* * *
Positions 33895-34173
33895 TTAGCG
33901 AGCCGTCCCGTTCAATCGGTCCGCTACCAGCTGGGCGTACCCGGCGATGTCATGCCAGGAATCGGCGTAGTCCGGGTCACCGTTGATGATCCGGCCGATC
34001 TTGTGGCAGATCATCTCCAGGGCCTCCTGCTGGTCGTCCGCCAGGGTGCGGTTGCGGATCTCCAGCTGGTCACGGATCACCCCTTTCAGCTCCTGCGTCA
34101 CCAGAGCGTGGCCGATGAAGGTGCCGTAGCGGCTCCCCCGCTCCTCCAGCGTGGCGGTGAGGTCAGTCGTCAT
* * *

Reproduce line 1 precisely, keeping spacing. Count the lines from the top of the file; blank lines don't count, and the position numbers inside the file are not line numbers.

Positions 33895-34173